By John Garrett
If you have been in medical imaging for more than a few days, you have probably heard someone complain about documentation. It is not uncommon for an imaging specialist to declare that getting the equipment repaired is more important than documenting the work. It is all about patient care after all. That sounds reasonable, but it misses the big picture. Documentation is patient care.
This is the medical field. Documentation is everything in every aspect of medical services. Recording that a bed was cleaned, the amount and time a specific drug was administered, wait times for access to a patient room, and all service performed on medical equipment is equally important for patient care. Documentation is concerned with patient care for all patients, not just the next patient.
Recording the details of the service performed, any vital measurements, and the nature of the service all add to the data base of knowledge for that equipment. It contributes to a larger body of information that can be used to calculate a number of important and useful insights. There are a number of items that this entered (or forgotten) information impacts in a well-run company/hospital.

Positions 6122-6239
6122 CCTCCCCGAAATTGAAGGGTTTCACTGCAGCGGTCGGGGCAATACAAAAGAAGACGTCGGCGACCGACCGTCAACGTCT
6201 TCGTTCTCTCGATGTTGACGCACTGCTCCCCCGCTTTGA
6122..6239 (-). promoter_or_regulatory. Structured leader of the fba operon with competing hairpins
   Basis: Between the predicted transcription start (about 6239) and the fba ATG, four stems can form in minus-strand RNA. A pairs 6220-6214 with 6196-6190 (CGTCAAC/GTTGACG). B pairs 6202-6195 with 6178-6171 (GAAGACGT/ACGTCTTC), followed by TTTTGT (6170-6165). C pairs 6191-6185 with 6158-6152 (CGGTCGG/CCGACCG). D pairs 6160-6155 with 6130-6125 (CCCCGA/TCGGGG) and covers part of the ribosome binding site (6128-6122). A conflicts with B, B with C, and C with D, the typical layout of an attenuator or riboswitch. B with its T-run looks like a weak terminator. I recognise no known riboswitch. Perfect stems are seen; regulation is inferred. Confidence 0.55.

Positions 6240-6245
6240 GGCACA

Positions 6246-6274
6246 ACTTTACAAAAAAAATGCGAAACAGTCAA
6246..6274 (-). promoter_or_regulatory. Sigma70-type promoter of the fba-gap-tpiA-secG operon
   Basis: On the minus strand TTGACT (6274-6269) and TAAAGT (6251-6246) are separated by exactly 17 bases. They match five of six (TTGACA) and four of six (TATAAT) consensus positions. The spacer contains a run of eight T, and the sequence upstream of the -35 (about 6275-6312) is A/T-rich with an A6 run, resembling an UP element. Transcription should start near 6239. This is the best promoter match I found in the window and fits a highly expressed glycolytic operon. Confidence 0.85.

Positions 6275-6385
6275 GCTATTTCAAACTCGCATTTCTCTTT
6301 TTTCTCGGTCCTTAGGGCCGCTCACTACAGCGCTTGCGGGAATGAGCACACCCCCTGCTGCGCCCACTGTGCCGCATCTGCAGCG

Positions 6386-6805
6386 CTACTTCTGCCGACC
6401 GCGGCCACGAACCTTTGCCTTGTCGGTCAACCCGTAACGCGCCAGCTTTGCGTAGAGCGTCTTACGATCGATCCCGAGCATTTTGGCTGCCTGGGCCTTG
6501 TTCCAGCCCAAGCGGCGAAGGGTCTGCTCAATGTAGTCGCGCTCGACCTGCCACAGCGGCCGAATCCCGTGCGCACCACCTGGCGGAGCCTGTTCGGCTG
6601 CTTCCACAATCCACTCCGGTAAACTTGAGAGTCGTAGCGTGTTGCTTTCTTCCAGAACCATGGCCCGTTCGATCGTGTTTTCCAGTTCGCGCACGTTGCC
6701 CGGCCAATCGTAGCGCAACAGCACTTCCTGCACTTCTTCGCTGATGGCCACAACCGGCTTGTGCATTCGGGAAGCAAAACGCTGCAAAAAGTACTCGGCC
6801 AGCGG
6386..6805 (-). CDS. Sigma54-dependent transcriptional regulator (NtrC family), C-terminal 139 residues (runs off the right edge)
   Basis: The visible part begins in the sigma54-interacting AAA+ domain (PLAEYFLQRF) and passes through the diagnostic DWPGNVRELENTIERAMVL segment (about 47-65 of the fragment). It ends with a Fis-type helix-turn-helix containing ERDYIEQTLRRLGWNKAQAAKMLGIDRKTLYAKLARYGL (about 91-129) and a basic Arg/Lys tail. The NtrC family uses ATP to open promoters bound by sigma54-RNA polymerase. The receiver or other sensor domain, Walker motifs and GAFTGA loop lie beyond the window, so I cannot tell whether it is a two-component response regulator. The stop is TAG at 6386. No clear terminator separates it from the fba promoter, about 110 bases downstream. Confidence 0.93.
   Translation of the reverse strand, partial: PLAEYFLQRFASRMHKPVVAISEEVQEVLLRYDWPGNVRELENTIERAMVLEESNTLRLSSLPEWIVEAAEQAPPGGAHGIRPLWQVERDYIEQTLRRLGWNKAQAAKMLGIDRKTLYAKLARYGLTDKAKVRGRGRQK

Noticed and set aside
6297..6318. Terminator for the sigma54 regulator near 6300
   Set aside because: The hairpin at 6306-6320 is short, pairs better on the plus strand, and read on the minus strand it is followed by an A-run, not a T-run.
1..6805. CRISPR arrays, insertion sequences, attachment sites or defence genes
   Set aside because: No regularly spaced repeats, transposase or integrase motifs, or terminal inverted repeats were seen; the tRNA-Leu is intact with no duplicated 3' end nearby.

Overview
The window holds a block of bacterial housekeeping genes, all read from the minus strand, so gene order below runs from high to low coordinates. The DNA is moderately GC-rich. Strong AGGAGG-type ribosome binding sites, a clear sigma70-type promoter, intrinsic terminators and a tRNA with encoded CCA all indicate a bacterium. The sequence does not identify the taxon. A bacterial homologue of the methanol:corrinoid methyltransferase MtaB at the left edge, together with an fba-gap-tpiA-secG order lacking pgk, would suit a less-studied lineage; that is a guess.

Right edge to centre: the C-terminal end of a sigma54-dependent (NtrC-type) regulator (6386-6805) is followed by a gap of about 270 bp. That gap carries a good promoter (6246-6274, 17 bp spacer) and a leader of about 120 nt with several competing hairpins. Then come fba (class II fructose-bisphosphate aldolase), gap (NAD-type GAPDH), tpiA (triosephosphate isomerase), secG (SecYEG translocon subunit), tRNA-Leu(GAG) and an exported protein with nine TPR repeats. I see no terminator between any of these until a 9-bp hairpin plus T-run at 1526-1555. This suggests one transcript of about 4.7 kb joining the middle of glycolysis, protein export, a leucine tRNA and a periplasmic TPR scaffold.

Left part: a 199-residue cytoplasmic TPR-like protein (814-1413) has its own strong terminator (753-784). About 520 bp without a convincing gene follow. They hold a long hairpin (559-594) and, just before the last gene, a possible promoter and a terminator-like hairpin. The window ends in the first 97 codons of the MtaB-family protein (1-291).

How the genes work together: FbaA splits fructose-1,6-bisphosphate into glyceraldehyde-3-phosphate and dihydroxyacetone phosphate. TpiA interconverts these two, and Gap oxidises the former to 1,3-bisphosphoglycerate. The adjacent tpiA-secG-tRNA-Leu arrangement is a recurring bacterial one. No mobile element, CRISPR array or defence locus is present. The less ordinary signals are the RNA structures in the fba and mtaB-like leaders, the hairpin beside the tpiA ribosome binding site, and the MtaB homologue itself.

Properly documented preventive maintenance (PM) and corrective maintenance (CM) allows the calculation of how often a type of equipment fails. This calculation can be used in a number of different ways. It can be calculated for the first three years out of warranty and compared to the fifth year and beyond to see if there is a significant increase in repair costs and down time. It can be used to calculate the need for more or less equipment. It can assist in calculations for more field service engineers (FSE) to ensure that there is enough staffing to provide adequate service. All of these items translate into better patient care. They also translate into more efficient use of the limited reimbursement dollars that a hospital receives. As those reimbursement dollars decrease or become harder to achieve, the value of documentation of service increases.
Detailed documentation can assist in calculating trends. Do you have significantly more service events at a specific time of day? Do you have more service incidents when a specific operator is using the equipment? Are you seeing problems after the monthly hospital generator test? For critical units, part failure trends can be used to minimize downtime by scheduling parts replacement prior to normal failure. These are only a few of the items that allow for an understanding of how to improve unit uptime and increase useful life.
“I don’t have time to complete documentation,” is a common statement made by many a FSE. The truth is, it is simply a paradigm shift. If the documentation is part of the job, the job isn’t complete until you have performed the documentation. Simply require the documentation to be completed prior to starting the next job. An FSE would not leave a job to start another without replacing the covers of an imaging system. The documentation should be viewed the same as leaving the covers off of a system. Once the new habit is developed, the payoff in the benefits of data and CMS compliance will be seen.